Which would you rather live in, a home or a museum? A home is a place where people eat, and sleep, and learn and make mistakes. In short, it is where people live. A museum is a place where everything is set and placed in rigid, unchanging order. Everything is on display, and so must constantly be kept spotlessly clean.
Homes are not museums. In homes, especially homes with children in them, disorder is the order of the day. Books are simply set aside, and not necessarily put precisely and perfectly aligned back on bookshelves. Sinks get water spots, floors may go unvacuumed for a week or more, and a small scrap of paper on the floor is not an ecological disaster.
Museums are to look at, and homes are to live in. I cannot stress that enough.
If you are zealously dedicated to keeping your home as spotless, uncluttered and organized as a museum, you probably won’t have much time left to do anything else. And even if you find the time to do something unrelated to home (museum?) maintenance, you’ll worry that you’ll make a mess while doing it, and it must be cleaned up right away. Cleaning up the mess will then be more important than whatever else you are doing.
What do people do in museums, other than walk around, look at things and visit the gift shop, and then leave? Homes are to stay in.
In museums, people watch documentary programs on exhibits’ TV screens. If your home is like a museum, the only safe thing to do is to watch TV all the time, which won’t make any physical mess, but maybe a mental mess in your brain.
People who spend too much time sorting, organizing and categorizing, never seem to find time to do anything with the stuff they’ve sorted, organized, and categorized. They’re too tired out. So they lie on the couch and watch TV.
When everything is cleaned and neatly put away, it seems such a shame to ruin the effect by disturbing the balance of this self-ordered universe. God forbid you should pull some of this stuff out and actually do something with it. That would create a mess, which would again have to be sorted, organized, categorized, and then be put back into its proper place.
In fact, it would be far less trouble to never pull out this stuff and use it, so why bother? Just let it all lay unused. Then you can decide to chuck it all away, because you never use it. Problem solved!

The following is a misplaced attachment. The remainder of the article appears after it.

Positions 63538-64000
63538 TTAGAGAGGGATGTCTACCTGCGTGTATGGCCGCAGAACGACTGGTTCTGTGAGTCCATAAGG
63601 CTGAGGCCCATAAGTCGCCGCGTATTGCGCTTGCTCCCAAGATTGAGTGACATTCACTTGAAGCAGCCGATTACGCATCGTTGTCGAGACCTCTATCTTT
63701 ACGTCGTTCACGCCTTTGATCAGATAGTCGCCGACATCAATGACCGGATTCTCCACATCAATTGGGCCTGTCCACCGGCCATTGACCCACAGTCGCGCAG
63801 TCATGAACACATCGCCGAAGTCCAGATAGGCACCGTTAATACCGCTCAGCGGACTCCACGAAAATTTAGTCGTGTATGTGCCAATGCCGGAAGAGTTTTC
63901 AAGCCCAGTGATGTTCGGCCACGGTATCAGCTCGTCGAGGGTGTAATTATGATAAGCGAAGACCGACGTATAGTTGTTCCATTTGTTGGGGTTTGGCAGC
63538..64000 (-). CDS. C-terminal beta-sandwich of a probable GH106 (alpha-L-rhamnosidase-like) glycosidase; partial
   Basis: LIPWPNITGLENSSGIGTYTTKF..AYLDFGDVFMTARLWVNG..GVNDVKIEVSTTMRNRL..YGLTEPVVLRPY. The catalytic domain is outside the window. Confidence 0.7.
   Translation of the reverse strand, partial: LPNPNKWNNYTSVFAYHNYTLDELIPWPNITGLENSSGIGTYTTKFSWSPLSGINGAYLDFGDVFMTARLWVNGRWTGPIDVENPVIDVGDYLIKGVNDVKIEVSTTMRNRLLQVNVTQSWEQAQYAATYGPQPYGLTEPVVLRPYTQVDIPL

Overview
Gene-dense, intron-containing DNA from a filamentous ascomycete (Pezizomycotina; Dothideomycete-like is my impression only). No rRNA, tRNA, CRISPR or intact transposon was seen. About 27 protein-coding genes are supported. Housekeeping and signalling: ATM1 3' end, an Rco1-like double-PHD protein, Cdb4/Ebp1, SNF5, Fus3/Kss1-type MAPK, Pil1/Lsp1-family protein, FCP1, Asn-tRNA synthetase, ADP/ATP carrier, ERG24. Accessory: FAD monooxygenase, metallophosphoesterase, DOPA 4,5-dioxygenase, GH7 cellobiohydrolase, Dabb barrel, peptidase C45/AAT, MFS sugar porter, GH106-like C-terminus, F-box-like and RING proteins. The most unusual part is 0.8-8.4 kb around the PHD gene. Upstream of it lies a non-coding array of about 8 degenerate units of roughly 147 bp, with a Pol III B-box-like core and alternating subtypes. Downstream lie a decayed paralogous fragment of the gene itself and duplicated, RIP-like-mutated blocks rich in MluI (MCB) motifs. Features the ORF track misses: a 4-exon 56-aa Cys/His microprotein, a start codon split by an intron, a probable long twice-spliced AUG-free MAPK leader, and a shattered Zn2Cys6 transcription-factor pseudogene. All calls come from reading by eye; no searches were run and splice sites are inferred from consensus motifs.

Doing nothing is no sort of life to live. Now, I have seen homes whose rooms and furniture were “relaxed,” not afraid of a little disorder here and there. My old boyhood home on Morton Avenue was one of these places, and we firmly believed in the “lived in” look. With up to seven children living in the house, what else could be expected?
Sure, sometimes the rooms would be tidied and cleaned, and a semblance of order brought to bear, at least once in awhile, maybe around holidays. But nobody was obsessed about it.
If you’ve ever tried to keep a house clean with children living in it, you know what I mean. Trying to keep all the rooms “museum clean” would’ve driven my mother to gibbering insanity. So she cleaned when she could and didn’t fret about the small stuff, like fingerprints on the fridge or loose socks on the floor. Things that would throw a neat freak into high horror.
I have seen homes of the “plastic covers on the furniture” kind, where the owners were deathly afraid of spills and dirt. These people, in my opinion, didn’t own the furniture; they were only renting it for eventual resale. This isn’t a home, it’s a furniture showroom. The only things missing were the price tags.
I know a person who thought that even a few books and pieces of paper on the floor turned the room into a “pigsty,” even though this person probably never even saw a pigsty in his life. This was pure overreaction and exaggeration. But “pigsty” was such a nice, disgusting, descriptive word that it just had to be used, even if it wasn’t accurate.
Then there was the lady who abhorred “clutter,” spoke against it and even made sure something would be done about it. At least, in public, in the outside world. However, visitors to where she lived often wondered when she would tackle this problem in her own home.
I admit that I am not a clean freak. I have books, documents, papers, historical artifacts, two big comfortable old couches and a plushy red writing chair, and it all looks most “Bohemia.” But I guess that’s more or less expected of an author. But my kitchen sink, stove, refrigerator and bathroom are kept clean, and I haven’t suffered any illnesses and diseases from contact with them yet. I sweep, mop and sometimes wax the kitchen floor. For a while after, I can even eat off it. But I still prefer dishes.
Lastly, let me say this, that there can be some mighty nice people living in homes, but there can be crabby ones, too. The same goes for “museums.” There are some friendly, good people living in those, too, as well as the crabby sticklers. In the end, never judge persons solely by the state of their homes, but by the kindness of their hearts.